Diphosphine substitution in pentakis(arylisocyanide)cobalt(I) complexes; 31P NMR, cyclic voltammetric and ESI mass spectrometry studies

F. Foster Mbaiwa, C. A.L. Becker

Research output: Contribution to journalArticlepeer-review

5 Citations (Scopus)


Five new complexes of the type [Co(CNC6H3iPr 2-2,6)4PPh2-R′-PPh2]X, X = BF4, ClO4; R′ =-(CH2)2- (1), -(CH2)3- (2), -CHCH-trans (3), -CC- (4) and -C 6H4-p (5); and two new bimetallic complexes, [{Co(CNC 6H3iPr2-2,6)4}2(μ- PPh2(CH2)3PPh2)](ClO 4)2 (6) and [{Co(CNC6H3iPr 2-2,6)4}2(μ-PPh2C 6H4PPh2-p)](ClO4)2 (7), have been synthesized and characterized by various spectroscopic methods.Known monometallic and bimetallic complexes bearing the ligand CNC6H 3Et2-2,6 instead of CNC6H3iPr 2-2,6 have been included in the 31P NMR, cyclic voltammetric and mass spectrometry studies.Comparison of the CNC 6H3iPr2-2,6 with the CNC6H 3Et2-2,6 complexes shows that the increased steric bulkiness of the former makes it more suitable for synthesis of the monometallic complexes, whilst the CNC6H3Et2-2,6 is more apt to give bimetallic complexes.Thus, the two arylisocyanides are complementary with respect to synthesis of the monometallic and bimetallic complexes.The 31P NMR indicates that the diphosphines in monometallic complexes behave as non-fluxional, monodentate ligands at ambient temperature, with 31P-31P coupling shown for the PPh2CH 2PPh2, PPh2(CH2)2PPh 2 and PPh2CCPPh2 ligands. Cyclic voltammetry fails to show electronic communication in the bimetallic complexes, and mass spectrometry indicates significantly greater stability for fragments containing potentially chelating diphosphines as compared to diphosphines that cannot chelate.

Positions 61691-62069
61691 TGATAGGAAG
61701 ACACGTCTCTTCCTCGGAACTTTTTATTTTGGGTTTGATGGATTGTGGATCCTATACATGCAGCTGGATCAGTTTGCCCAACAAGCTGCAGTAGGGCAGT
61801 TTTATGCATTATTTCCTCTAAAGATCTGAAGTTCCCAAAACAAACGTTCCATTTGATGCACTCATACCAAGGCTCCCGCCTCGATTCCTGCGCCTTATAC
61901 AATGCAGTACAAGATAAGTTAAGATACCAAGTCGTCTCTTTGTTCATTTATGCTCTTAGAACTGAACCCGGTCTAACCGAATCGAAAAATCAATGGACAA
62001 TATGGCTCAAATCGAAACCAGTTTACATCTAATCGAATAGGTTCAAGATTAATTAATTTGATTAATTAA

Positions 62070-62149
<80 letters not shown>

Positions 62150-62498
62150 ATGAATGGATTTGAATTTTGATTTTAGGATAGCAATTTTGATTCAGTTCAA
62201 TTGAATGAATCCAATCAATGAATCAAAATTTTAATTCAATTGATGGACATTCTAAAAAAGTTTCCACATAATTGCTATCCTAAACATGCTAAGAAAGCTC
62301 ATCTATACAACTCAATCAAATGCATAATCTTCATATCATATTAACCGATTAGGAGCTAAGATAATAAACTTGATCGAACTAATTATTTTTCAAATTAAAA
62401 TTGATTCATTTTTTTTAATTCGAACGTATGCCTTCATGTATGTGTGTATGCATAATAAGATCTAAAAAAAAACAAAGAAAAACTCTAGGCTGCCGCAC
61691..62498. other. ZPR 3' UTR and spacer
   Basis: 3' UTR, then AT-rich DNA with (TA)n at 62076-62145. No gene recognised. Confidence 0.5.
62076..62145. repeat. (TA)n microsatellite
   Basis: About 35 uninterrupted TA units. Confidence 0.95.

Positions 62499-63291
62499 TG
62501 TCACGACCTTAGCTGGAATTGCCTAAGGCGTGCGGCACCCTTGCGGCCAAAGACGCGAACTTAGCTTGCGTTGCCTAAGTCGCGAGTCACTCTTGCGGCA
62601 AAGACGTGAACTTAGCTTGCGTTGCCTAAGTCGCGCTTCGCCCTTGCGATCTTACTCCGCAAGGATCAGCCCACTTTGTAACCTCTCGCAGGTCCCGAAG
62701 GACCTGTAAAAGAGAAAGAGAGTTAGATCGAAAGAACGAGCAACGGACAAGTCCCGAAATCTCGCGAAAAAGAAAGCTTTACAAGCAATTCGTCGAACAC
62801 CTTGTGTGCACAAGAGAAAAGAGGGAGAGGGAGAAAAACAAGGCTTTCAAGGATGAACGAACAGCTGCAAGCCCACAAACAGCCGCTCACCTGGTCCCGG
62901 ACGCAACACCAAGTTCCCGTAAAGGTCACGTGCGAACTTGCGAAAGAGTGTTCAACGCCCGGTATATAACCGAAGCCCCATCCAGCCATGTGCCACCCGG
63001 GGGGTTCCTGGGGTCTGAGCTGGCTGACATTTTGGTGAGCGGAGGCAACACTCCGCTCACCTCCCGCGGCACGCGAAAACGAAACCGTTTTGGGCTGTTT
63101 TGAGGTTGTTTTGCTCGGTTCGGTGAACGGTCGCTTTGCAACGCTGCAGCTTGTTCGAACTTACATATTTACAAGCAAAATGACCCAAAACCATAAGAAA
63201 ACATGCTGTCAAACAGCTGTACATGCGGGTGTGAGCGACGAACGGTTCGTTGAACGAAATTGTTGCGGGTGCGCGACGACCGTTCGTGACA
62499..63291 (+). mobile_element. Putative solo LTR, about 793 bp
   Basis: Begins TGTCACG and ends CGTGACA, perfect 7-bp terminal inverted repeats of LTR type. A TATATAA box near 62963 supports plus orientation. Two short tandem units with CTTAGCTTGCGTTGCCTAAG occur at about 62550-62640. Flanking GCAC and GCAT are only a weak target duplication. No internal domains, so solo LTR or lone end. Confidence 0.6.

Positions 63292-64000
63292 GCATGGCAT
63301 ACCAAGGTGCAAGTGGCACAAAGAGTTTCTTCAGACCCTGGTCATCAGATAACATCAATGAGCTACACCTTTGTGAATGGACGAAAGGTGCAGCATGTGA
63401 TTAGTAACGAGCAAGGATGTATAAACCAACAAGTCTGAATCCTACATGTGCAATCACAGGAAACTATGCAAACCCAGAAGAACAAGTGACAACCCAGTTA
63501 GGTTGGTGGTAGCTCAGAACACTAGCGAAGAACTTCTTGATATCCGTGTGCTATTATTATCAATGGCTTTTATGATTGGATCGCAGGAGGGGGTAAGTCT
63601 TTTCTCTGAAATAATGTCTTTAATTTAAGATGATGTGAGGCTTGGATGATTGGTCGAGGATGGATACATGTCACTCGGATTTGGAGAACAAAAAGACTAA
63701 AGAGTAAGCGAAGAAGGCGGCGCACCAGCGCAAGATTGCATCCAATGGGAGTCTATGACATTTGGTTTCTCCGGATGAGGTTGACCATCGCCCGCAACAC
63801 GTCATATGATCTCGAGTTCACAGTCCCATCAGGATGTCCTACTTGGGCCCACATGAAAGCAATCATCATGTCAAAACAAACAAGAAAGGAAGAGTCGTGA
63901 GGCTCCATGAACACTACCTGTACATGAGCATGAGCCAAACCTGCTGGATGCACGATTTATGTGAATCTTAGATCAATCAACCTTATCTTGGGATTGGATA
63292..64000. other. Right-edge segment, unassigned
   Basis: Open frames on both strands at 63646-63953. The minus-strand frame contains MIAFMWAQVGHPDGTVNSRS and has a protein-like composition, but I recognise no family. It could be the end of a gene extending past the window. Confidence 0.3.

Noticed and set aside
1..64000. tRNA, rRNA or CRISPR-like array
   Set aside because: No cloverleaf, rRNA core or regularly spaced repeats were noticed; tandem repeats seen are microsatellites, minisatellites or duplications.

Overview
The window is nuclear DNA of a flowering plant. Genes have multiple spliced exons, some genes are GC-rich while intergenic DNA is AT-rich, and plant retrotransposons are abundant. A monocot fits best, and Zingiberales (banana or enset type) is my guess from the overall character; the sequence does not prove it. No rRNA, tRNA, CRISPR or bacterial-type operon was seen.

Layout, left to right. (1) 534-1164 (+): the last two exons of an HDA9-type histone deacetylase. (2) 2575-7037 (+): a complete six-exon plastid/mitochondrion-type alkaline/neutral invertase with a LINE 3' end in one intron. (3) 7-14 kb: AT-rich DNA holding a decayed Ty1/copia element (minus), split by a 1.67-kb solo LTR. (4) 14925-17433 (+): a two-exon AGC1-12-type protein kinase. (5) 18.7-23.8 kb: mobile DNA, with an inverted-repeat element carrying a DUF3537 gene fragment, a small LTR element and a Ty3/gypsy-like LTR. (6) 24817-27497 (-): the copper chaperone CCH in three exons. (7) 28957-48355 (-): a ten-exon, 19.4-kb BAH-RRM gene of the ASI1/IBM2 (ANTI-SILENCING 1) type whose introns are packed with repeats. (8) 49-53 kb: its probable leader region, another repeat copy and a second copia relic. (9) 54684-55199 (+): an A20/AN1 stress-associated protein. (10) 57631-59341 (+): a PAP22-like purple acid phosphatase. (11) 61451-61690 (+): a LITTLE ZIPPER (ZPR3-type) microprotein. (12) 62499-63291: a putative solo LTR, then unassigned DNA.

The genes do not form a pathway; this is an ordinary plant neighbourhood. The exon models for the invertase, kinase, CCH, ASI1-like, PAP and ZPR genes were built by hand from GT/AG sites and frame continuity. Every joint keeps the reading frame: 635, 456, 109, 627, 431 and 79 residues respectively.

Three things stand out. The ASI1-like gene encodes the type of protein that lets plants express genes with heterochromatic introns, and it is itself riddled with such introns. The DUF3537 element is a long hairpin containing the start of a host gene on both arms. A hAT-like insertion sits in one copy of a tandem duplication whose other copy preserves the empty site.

Original languageEnglish
Pages (from-to)1041-1049
Number of pages9
JournalInorganica Chimica Acta
Issue number4
Publication statusPublished - Mar 1 2006

All Science Journal Classification (ASJC) codes

  • Physical and Theoretical Chemistry
  • Inorganic Chemistry
  • Materials Chemistry


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